Pasadena, CA -- Edie Falco returns to network television in February in CBS’s Tommy, starring as Abigail "Tommy" Thomas, the first female chief of police for the LAPD. The series marks her first TV effort since 2017’s Law & Order True Crime: The Menendez Murders, in which she played defense attorney Leslie Abramson, who famously represented Lyle and Erik Menendez in the trial for the gruesome murders of their parents. After skirting all sides of the law -- as a mob wife in The Sopranos’ an attorney, a pill-popping drug addict in Nurse Jackie and now a chief of police -- the talented actor believes she has a pretty good handle on all facets of the law. “What's funny is, with every job you get you kind of jump into that headspace,” she told MediaVillage on Sunday during CBS' morning at the Winter 2020 Television Critics Association tour after a panel for her new series. “I remember saying to my mother when I was very young that I knew what it felt like to be anybody, and my mother looked at me and thought, ‘I know what she's going to do.’ But you get the idea of what they're about, what their family is like, what their job is, and that's the lane you take. (Note: CBS had only two new series to promote at TCA -- Tommy and the FBI spin-off FBI: Most Wanted. The network also presented a panel for freshman drama Evil, a critical favorite.)
“I never really thought about [another profession] or doing anything else,” she continued. “Not a one. I thought [when playing a nurse, and then a police chief] ‘My God, some people want to do this job?’ I am not one of them. My mom was an actress and did theater and I would go with her. I fell in love with it, but I never thought I'd be an actress because I never knew what that meant. I thought I’d have a real job, and then do plays at night like my mom did. I don't know how this whole thing worked out.”
One of the many things that excite her about playing Tommy is that the character is gay. "It's important that every single person -- large, small, different colors -- gets represented in our television,” she said. “I think everybody in the world wants to look at television and be able to find themselves somewhere, and I think we've been leaving huge swaths of the population out of that experience. I could always find myself on television as a kid. The world is changing. We've got to change with it."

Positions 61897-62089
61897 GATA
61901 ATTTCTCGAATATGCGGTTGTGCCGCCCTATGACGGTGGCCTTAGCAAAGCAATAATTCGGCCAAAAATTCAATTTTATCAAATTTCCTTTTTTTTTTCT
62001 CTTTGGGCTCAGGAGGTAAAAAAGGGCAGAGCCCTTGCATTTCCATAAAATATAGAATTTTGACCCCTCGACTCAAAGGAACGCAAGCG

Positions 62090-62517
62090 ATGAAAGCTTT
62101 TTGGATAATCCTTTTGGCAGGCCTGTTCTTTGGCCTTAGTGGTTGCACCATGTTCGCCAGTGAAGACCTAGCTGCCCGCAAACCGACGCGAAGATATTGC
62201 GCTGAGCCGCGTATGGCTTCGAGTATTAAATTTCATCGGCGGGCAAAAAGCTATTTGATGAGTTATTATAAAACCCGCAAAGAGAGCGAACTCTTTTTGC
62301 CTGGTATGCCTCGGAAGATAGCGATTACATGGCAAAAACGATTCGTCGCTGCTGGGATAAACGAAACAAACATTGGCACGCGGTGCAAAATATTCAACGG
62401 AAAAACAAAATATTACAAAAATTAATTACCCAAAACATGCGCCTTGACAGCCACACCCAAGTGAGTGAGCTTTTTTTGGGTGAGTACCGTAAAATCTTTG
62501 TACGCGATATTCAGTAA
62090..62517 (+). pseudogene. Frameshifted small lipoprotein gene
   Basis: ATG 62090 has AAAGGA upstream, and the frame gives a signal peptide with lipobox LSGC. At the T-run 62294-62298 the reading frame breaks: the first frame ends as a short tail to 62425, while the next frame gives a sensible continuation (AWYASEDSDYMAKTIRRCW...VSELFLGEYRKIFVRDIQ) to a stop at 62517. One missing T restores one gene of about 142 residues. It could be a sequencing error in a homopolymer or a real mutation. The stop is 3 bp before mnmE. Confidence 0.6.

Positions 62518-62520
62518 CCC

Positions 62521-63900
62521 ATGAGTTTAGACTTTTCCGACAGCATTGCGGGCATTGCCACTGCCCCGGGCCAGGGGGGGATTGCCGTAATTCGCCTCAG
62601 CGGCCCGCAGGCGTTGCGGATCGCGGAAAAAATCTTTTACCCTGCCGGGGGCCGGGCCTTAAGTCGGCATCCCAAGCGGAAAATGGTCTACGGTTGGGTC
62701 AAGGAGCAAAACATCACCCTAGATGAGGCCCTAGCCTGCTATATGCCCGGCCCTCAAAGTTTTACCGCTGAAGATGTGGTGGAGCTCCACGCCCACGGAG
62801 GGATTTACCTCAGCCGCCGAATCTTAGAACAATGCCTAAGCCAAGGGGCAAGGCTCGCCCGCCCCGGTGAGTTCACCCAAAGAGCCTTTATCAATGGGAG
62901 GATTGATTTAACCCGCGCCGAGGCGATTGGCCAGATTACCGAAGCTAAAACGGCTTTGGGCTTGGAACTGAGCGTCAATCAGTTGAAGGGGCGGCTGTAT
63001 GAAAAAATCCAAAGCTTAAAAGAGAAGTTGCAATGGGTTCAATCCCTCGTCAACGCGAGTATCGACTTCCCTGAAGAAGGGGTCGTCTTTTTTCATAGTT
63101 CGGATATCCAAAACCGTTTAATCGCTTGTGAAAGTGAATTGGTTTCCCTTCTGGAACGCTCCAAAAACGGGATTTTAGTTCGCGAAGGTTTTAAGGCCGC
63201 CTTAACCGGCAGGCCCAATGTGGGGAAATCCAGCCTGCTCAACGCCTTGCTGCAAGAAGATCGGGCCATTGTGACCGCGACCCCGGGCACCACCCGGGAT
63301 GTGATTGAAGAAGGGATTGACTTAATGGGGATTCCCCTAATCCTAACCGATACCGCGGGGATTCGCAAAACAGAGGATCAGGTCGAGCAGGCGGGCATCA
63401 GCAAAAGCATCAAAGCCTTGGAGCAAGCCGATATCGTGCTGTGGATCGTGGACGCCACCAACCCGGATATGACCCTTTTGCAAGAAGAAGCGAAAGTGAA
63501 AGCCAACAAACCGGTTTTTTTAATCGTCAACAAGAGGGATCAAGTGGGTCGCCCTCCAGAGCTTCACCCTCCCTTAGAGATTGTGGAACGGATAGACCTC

While Falco is known for her tough roles, each portrayal was masked behind a certain level of vulnerability. It’s a character trait she enjoys, but she admitted that with time it has started to diminish, especially with this character. “Over the years the masking of the vulnerability has been less,” she shared. “Now it's more about standing in the vulnerability, and perhaps more of an acceptance of her own vulnerability, which in some way may mirror my own journey. It's like [for] a lot of us as we get older, we’re more open to embracing the parts of us that we’re afraid of or maybe not proud of or something. The roles I'm playing are mirroring that, and maybe that's why I responded to this.
“I kind of immerse myself, even if it’s just pretend,” she added. “It's a very powerful and guiding force, and rarely is there a line I have to say that I don't have a point of view on based on the character I'm playing. I do feel very lucky that way.”
It’s hard to comprehend that almost 13 years have passed since the iconic final episode of HBO’s The Sopranos, when Falco retired the character of Carmela Soprano. While she’s not one to really revisit past projects, for her The Sopranos is a different story. “If I stumble on it, and I'm sitting with my daughter, I'm like, ‘Oh my God!’ She's all, ‘That's great, can we change the channel?’ My kids have no interest and are over it.”
Falco, however, feels differently, and says she wouldn’t mind playing Carmela again. “I've always said to [Sopranos creator] David Chase if he ever wanted to do The Sopranos again with Carmela taking over the family, I’m in. I feel she would do a great job. But there hasn't been any talk of that. David usually laughs about it and that's the end of the conversation.
“There is a Sopranos movie coming out, but I'm not involved,” she continued in closing. “I believe it's called The Many Saints of Newark. Jim Gandolfini’s son [Michael], who I’ve known since he was born, is playing Jim as a kid, and that is beyond moving. People said it was eerie how good this kid was, and I knew this kid growing up! I saw him get his first haircut in Jimmy's lap in the hair and makeup trailer. I don't believe Carmela is a part of it -- I think she would have been about 10. But [she] might be. I just don't know.”
Tommypremieres Thursday, February 6 at 10 p.m. on CBS.
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